Internet scams involving paying an advance fee are associated with Accra, the capital of Ghana. These are known around the world as "419" fraud because the Nigerian penal code contains its fraud provisions in Section 419.
Advance fee fraud generally consists of one of these nine types of fraudulent business proposals: real estate purchase, disbursement of funds from a will, contract fraud, funds transfer for over-invoiced contracts, hard currency conversion, sale of gold at cheap prices, sale of crude oil below market prices, advance fees to let an American company receive valuable tender or advance fees to nail down a job offer.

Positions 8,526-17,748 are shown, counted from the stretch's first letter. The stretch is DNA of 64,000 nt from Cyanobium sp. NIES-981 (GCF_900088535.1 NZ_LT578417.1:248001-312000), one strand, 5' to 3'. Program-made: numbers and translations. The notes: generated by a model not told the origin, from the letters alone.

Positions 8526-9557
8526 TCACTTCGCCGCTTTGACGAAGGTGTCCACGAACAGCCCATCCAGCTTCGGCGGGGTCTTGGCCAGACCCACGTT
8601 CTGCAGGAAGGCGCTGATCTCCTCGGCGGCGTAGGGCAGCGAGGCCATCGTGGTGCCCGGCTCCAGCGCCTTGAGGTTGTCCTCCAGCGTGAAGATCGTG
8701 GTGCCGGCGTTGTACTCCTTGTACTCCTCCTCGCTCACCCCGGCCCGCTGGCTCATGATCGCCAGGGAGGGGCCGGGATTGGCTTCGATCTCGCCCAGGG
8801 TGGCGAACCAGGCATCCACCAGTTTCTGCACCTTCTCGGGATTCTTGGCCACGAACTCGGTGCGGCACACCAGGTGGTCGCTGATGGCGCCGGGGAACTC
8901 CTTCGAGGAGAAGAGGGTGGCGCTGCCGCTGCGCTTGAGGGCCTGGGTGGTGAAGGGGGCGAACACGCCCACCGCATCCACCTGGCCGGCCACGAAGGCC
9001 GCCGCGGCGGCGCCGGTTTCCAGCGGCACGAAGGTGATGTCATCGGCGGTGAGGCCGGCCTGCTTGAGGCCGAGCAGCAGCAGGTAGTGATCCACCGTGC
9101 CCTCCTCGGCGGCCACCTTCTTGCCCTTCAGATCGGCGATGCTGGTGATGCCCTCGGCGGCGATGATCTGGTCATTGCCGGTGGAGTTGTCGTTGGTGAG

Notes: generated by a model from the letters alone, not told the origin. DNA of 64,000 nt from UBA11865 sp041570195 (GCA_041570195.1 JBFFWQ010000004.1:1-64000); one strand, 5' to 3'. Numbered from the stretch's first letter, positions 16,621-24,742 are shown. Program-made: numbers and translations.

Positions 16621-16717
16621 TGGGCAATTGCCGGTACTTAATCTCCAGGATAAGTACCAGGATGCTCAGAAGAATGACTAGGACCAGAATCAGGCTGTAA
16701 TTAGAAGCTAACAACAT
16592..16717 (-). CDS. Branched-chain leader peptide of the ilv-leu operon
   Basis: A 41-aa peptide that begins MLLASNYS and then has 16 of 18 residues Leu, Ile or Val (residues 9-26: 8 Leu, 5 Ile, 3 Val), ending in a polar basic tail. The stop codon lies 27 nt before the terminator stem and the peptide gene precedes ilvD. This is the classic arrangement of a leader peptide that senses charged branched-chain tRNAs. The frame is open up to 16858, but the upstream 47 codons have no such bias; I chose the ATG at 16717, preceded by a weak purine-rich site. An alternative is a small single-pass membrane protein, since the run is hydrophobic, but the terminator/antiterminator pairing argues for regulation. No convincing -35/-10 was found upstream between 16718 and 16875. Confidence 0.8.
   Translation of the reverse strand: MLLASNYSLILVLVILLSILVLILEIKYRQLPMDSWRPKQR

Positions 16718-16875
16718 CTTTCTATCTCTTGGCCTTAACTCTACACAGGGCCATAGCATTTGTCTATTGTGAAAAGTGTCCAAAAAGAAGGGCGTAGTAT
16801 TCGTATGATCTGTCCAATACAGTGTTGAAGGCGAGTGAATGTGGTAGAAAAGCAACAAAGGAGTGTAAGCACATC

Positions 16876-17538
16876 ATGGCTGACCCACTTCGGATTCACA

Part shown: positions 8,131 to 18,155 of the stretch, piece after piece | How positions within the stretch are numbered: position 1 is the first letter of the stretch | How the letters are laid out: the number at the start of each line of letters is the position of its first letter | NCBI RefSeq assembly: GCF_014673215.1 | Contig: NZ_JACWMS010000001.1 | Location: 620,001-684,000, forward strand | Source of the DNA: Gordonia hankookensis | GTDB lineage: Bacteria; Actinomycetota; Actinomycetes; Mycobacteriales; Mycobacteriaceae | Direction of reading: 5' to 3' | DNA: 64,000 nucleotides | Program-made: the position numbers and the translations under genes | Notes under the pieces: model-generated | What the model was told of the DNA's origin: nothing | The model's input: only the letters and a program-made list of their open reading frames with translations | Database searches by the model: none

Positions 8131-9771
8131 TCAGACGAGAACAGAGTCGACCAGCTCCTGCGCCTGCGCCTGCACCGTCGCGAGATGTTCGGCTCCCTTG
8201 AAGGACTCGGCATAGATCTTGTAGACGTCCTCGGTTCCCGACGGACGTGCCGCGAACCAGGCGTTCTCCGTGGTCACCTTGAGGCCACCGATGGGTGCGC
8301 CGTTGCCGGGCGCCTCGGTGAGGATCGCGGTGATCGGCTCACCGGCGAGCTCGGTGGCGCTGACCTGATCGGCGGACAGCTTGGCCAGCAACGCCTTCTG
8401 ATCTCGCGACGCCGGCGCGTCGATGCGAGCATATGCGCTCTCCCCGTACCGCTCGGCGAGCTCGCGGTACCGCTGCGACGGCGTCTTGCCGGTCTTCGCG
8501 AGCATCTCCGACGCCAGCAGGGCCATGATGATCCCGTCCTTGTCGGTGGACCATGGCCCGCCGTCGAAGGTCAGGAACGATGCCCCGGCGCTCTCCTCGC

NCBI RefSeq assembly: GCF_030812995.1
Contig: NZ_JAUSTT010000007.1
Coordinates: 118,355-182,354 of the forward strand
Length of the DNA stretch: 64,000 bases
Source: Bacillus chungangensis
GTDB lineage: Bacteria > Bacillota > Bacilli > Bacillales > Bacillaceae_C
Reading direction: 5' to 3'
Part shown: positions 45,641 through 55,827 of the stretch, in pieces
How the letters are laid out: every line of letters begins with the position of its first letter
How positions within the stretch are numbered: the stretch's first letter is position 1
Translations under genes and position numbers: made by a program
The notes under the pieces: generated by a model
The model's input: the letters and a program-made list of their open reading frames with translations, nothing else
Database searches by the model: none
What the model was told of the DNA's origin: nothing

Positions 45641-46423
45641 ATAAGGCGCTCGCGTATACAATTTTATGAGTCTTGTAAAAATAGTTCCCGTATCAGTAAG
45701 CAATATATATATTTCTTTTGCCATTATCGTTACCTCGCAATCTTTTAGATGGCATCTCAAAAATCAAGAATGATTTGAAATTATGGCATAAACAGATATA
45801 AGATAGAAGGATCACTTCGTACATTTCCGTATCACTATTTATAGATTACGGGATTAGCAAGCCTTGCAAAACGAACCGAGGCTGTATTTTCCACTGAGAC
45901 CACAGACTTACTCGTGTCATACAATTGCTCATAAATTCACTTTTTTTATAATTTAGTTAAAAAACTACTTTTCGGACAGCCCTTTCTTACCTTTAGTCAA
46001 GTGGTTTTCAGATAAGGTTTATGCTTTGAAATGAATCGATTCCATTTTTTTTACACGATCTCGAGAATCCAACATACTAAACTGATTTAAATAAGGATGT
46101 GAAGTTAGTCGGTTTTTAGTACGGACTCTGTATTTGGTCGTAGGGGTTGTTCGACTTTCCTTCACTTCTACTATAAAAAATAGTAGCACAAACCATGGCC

As of 2015, the most successful type of case is the scam for transferring funds. Typically, an individual receives a letter in the mail from a person purporting to be a high-level civil servant. The impostor tells the recipient that he is looking for a reputable overseas person or company to receive between $10 million and $60 million that the government paid in excess of an agreed contract amount. The victim is asked to send company letterheads and pro forma invoicing to demonstrate completion of the contract. Eventually, the swindler asks the victim to pay a large amount of money to keep the deal alive. The use of government letterheads by the swindler is often convincing enough to get this type of fraud off the ground.